Scottish stroke care falls short of target

Written by Emily Woods on 9 July 2019 in News

Stroke care audit report reveals just 68 per cent of Scottish stroke patients receiving appropriate care

Image credit: Julie Kertesz

Scotland’s stroke care has been branded "utterly shameful" after new figures revealed it has fallen 12 per cent short of the Scottish Government target.

The Scottish Stroke Care Audit Improvement Programme report, released today, revealed just 68 per cent of Scottish stroke patients were given “appropriate care” in 2018, despite the national target being set at 80 per cent.

Highland was the worst performing health board, with only 48 per cent of stroke patients receiving appropriate care - as outlined in the Scottish Stroke Care Standards - and the report stated the board "continues to give rise to concern".

Dumfries and Galloway recorded 63 per cent and Lothian 64 per cent.

Scottish Liberal Democrat health spokesperson Alex Cole-Hamilton said the Scottish Government was “failing to deal with the problem effectively”.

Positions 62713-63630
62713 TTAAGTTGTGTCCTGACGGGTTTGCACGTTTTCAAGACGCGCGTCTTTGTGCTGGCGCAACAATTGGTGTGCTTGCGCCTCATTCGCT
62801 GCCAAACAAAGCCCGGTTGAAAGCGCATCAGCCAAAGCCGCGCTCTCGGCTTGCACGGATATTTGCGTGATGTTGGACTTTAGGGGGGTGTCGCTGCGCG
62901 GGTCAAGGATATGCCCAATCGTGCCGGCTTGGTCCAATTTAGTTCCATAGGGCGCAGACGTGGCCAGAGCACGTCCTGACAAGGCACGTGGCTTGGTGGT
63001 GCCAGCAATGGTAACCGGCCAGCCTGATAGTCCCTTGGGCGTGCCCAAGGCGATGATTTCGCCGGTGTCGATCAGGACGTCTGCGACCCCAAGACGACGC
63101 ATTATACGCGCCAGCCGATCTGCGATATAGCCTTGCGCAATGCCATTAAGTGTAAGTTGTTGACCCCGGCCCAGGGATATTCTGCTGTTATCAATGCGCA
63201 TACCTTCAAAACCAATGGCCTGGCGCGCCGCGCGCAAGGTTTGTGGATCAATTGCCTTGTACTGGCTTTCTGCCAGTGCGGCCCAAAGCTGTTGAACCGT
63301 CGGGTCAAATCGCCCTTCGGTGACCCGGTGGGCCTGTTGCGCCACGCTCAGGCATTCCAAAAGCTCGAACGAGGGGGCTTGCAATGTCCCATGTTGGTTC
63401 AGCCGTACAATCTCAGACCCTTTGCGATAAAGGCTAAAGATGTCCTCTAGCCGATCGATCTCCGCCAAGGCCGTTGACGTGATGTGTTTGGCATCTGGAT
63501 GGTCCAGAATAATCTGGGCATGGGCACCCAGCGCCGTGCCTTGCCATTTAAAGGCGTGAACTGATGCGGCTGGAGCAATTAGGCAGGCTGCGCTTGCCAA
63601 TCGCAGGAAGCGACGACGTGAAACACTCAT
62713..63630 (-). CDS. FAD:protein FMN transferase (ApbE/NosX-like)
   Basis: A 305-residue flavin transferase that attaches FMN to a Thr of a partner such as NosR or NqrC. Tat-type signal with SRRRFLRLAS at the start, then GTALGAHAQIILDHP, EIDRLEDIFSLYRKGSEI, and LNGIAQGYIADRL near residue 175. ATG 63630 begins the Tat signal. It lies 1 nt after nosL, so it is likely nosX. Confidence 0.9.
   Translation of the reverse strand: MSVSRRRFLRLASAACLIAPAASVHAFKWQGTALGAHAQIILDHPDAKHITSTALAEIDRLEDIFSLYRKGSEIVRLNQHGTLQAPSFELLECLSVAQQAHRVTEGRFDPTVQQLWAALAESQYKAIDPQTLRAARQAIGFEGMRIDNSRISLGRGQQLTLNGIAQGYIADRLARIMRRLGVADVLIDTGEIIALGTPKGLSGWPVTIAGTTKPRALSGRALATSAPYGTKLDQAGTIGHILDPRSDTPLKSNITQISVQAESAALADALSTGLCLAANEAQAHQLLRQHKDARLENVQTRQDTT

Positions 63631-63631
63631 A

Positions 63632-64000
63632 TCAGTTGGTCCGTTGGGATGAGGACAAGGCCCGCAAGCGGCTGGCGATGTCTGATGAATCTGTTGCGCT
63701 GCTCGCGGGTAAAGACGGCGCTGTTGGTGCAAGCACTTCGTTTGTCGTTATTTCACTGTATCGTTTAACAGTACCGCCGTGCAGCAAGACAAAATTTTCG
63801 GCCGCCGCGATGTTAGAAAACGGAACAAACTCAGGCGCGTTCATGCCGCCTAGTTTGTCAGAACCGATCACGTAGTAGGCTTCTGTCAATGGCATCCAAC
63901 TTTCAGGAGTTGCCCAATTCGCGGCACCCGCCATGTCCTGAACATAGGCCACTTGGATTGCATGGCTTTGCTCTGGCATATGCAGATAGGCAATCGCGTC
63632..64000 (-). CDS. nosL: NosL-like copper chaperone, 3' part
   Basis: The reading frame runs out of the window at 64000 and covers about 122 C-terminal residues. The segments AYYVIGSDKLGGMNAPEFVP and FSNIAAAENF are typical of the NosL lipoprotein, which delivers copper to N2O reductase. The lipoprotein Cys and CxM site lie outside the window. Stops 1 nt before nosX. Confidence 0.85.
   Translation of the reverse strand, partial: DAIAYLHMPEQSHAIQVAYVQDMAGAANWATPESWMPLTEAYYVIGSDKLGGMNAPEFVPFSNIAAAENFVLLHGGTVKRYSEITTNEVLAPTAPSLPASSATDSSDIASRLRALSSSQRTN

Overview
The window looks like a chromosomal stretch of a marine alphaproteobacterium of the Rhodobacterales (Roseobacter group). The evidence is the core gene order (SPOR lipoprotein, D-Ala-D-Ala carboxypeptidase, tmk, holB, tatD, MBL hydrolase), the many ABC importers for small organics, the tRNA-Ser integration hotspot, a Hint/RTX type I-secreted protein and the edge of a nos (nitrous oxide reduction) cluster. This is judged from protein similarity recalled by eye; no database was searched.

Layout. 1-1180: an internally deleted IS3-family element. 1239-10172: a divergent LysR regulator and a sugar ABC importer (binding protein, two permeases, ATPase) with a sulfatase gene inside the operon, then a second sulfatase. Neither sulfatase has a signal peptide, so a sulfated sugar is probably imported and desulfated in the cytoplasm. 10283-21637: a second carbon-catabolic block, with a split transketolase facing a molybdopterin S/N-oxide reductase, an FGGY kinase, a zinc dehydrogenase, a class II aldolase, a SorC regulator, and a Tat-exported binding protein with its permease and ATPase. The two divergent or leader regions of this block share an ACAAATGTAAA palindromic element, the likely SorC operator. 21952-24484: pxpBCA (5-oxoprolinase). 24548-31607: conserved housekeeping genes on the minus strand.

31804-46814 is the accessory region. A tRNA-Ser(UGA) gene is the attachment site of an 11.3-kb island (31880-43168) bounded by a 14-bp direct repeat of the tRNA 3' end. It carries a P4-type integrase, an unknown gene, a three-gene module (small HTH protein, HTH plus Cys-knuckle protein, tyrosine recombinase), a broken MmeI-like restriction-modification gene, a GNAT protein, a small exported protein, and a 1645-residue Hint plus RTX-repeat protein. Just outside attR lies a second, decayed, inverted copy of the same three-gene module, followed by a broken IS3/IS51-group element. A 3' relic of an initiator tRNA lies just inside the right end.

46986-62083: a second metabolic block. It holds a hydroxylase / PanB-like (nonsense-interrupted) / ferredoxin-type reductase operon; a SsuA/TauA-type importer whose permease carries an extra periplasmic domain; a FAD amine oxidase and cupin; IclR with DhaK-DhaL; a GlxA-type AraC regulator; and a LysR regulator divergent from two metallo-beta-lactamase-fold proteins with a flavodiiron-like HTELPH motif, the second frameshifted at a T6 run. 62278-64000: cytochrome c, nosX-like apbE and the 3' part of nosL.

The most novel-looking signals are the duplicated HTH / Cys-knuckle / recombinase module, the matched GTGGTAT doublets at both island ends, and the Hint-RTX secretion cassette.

“These figures are utterly shameful,” he said.

“Strokes affect thousands of Scots, and not just the elderly. It’s the third biggest killer in this country and the Scottish Government are failing to deal with the problem effectively.

“The substandard state of stroke care reveals the real damage that funding pressures are still having on patient health.

“The Health Secretary must act to ensure all health boards have the support and resources they need.”

Scottish hospitals admitted 9,641 stroke patients in 2018, and an additional 1,085 were seen at neurovascular clinics.

The number of patients who received thrombolysis was 1,033 in 2018, similar to the number in 2017, which was 1,056.


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